The reverse thermal gradient created causes the skin’s collagen scaffold to contract immediately and, over time, stimulates new collagen growth. Recent findings suggest that CRF energy also preferentially conducts through subcutaneous collagen-based fibrous septae, which accounts for some of the 3-D contour changes  that have been observed.3

The procedure is performed with a sophisticated, computer-controlled treatment tip that precisely delivers CRF energy while simultaneously applying a cryogenic coolant to the skin surface. With each application of the treatment tip, the patient experiences cooling followed by a brief heat sensation as the radiofrequency energy is delivered.

Sensors within the tip carefully monitor skin-surface temperature, providing further protection against overheating by adjusting the delivery of cryogen. The application of cooling before, during, and after heating also makes the treatment more comfortable for the patient.

Patient Selection

All evaluations to date of the clinical efficacy of nonablative CRF treatment have documented the overall improvement of skin parameters.3–17 However, as with any aesthetic procedure, the appropriate selection of patients and management of realistic outcome expectations are crucial for ensuring satisfaction with the results. The key is for the treating physician to communicate clearly with the patient that this noninvasive alternative to surgery provides very real but comparatively modest skin tightening compared with invasive surgical techniques. Patients who insist on more dramatic results should be counseled to consider a surgical alternative.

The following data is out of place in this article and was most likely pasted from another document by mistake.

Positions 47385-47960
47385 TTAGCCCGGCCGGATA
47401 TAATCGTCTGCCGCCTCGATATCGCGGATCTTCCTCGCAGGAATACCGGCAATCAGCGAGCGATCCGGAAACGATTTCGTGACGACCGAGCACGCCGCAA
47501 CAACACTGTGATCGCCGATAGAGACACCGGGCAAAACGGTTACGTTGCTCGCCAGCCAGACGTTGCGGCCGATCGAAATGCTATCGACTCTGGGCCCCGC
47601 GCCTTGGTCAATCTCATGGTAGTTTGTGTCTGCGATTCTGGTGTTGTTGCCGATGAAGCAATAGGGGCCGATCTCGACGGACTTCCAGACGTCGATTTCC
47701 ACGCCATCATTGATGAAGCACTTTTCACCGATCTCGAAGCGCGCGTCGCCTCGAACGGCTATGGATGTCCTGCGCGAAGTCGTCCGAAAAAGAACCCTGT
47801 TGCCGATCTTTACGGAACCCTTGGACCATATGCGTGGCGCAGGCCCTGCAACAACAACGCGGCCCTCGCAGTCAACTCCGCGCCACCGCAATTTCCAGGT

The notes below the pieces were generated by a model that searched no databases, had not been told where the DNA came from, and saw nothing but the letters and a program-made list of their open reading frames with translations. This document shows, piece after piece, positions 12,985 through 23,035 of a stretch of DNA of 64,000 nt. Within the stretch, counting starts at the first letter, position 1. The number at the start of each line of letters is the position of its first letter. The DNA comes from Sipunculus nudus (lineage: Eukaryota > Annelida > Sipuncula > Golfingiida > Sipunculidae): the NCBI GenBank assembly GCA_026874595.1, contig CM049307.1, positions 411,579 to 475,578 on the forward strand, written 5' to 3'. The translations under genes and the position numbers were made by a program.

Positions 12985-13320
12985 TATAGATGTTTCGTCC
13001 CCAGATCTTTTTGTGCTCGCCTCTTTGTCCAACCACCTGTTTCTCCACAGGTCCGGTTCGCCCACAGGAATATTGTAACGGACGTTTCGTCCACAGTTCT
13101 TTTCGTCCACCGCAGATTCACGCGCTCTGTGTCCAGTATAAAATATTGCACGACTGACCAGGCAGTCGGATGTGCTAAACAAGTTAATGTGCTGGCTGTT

There are relatively few contraindications to CRF treatment other than pregnancy, active dermatologic conditions, and implanted medical devices that may be susceptible to CRF energy. Caution should be exercised with patients who have atrophic skin as a result of radiation or other treatment, because the CRF field could penetrate deeper than anticipated and could impair the skin’s ability to produce collagen.

Treatment Technique

As with other new technologies, CRF treatment algorithms have evolved to optimize results, minimize complications, and improve patient comfort. The initial protocols specified providing the maximum amount of radiofrequency energy tolerated by the patient to achieve the greatest improvement with a single-pass treatment. Although effective, these high-energy treatment sessions were often uncomfortable for  the patient.4,9

 A landmark study by Zelickson et al demonstrated that an equivalent or greater amount of collagen denaturation can be induced with multiple passes of the CRF treatment tip over the same area at a lower energy level.18 This discovery, coupled with the development of faster and larger treatment tips, has facilitated the application of more efficacious and comfortable multiple-pass treatment algorithms without increasing the overall procedure time.